Tmin = 0.244, Tmax = 0.332Rint = 0.046
13143 measured reflections
Refinement top
R[F2 > 2σ(F2)] = 0.034H-atom parameters constrained
wR(F2) = 0.066Δρmax = 0.44 e Å3
S = 0.96Δρmin = 0.44 e Å3
3841 reflectionsAbsolute structure: Flack (1983), 1553 Friedel pairs
199 parametersAbsolute structure parameter: 0.004 (13)
0 restraints
Special details top

Geometry. All e.s.d.'s (except the e.s.d. in the dihedral angle between two l.s. planes) are estimated using the full covariance matrix. The cell e.s.d.'s are taken into account individually in the estimation of e.s.d.'s in distances, angles and torsion angles; correlations between e.s.d.'s in cell parameters are only used when they are defined by crystal symmetry. An approximate (isotropic) treatment of cell e.s.d.'s is used for estimating e.s.d.'s involving l.s. planes.

Refinement. Refinement of F2 against ALL reflections. The weighted R-factor wR and goodness of fit S are based on F2, conventional R-factors R are based on F, with F set to zero for negative F2. The threshold expression of F2 > σ(F2) is used only for calculating R-factors(gt) etc. and is not relevant to the choice of reflections for refinement. R-factors based on F2 are statistically about twice as large as those based on F, and R- factors based on ALL data will be even larger.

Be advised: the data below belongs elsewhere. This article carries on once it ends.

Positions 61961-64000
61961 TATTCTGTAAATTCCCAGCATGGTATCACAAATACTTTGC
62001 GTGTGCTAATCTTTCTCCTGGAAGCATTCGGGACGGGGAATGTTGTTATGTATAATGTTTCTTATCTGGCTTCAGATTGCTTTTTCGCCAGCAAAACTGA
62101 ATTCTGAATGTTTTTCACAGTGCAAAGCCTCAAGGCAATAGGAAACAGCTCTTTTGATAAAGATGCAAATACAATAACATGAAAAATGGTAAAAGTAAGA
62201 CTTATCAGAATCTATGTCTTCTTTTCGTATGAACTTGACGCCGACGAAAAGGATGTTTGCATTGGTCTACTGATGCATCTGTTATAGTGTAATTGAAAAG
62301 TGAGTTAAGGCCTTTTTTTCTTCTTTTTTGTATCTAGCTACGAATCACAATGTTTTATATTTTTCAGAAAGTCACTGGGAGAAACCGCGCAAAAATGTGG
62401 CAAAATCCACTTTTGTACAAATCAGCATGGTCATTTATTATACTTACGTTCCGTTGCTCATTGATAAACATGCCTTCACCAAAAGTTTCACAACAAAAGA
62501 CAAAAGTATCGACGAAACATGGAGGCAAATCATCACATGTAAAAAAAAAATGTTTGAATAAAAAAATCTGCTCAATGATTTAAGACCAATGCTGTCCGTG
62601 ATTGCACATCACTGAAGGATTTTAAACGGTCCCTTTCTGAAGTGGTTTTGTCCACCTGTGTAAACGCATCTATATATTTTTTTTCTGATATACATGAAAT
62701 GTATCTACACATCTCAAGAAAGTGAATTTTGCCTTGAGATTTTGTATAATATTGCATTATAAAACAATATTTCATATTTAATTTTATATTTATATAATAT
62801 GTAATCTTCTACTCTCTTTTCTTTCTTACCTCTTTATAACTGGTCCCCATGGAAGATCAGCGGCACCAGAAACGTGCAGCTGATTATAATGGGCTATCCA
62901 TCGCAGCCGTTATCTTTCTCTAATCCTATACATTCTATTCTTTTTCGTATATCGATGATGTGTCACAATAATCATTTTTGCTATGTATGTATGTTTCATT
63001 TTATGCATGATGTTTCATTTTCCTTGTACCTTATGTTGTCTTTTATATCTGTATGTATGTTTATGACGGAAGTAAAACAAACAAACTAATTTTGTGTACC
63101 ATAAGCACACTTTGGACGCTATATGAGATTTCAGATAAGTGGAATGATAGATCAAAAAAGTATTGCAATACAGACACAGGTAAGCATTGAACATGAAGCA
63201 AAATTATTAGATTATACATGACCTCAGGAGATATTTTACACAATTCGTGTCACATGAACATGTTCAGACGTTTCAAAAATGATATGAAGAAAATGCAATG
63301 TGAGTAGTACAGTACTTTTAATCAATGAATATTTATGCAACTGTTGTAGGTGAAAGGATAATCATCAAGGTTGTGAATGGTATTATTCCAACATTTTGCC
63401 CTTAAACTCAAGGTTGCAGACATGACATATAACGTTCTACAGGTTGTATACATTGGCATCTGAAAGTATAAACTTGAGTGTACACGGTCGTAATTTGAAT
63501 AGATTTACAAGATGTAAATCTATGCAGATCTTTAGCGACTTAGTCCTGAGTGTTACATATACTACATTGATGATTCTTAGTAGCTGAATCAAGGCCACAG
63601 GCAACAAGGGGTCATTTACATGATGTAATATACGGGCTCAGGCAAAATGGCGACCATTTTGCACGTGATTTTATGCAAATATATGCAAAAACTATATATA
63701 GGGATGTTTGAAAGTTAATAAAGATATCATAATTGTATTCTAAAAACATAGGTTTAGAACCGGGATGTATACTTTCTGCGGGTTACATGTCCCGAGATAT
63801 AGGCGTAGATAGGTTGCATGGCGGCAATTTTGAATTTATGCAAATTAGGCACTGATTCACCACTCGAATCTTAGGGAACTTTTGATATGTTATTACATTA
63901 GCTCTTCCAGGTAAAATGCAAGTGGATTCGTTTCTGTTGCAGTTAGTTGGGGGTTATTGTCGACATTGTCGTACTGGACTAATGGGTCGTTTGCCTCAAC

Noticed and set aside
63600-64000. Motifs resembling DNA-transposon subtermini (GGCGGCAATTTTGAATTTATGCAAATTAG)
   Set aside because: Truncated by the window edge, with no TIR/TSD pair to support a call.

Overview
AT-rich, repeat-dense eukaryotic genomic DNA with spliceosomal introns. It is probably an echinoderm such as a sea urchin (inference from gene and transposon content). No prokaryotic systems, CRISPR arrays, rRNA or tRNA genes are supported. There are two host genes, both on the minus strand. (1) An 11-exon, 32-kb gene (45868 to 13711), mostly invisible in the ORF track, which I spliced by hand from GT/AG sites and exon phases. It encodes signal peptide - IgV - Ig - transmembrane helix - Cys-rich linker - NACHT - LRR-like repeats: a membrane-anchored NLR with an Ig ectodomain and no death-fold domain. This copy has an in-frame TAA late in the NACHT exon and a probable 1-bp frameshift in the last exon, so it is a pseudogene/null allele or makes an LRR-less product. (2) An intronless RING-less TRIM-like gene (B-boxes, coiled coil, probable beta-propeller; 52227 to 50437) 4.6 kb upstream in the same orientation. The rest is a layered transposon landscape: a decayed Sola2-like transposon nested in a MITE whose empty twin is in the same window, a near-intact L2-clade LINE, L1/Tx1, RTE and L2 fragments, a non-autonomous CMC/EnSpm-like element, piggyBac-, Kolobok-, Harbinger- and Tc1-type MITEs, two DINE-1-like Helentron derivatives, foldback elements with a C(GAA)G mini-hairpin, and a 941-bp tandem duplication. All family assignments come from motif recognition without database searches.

Fractional atomic coordinates and isotropic or equivalent isotropic displacement parameters (Å2) top
xyzUiso*/Ueq
Br10.12633 (11)0.15833 (2)0.00161 (2)0.0379 (1)
Br20.51026 (12)0.09227 (3)0.12476 (2)0.0481 (2)
Br30.12463 (15)0.17248 (3)0.08940 (2)0.0557 (2)
O10.4121 (9)0.02557 (17)0.18018 (11)0.0512 (10)
N10.0964 (9)0.01183 (18)0.09266 (12)0.0352 (10)
N20.0368 (8)0.08820 (18)0.10973 (11)0.0317 (10)
C10.0433 (10)0.0081 (2)0.04134 (14)0.0304 (11)
C20.0607 (9)0.0479 (2)0.00323 (14)0.0304 (11)
C30.2004 (11)0.0226 (2)0.05163 (14)0.0333 (12)
C40.3199 (11)0.0592 (2)0.05766 (15)0.0342 (11)
C50.2983 (11)0.1171 (2)0.01563 (15)0.0373 (14)
C60.1572 (11)0.0906 (2)0.03316 (14)0.0337 (11)